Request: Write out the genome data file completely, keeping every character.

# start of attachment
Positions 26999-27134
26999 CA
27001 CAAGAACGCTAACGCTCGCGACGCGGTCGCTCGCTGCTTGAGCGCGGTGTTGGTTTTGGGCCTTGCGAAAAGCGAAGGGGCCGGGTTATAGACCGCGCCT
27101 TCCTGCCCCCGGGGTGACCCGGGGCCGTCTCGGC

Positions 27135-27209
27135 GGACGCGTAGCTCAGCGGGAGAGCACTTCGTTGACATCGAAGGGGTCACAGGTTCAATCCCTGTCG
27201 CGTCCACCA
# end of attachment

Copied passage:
Positions 26999-27134
26999 CA
27001 CAAGAACGCTAACGCTCGCGACGCGGTCGCTCGCTGCTTGAGCGCGGTGTTGGTTTTGGGCCTTGCGAAAAGCGAAGGGGCCGGGTTATAGACCGCGCCT
27101 TCCTGCCCCCGGGGTGACCCGGGGCCGTCTCGGC

Positions 27135-27209
27135 GGACGCGTAGCTCAGCGGGAGAGCACTTCGTTGACATCGAAGGGGTCACAGGTTCAATCCCTGTCG
27201 CGTCCACCA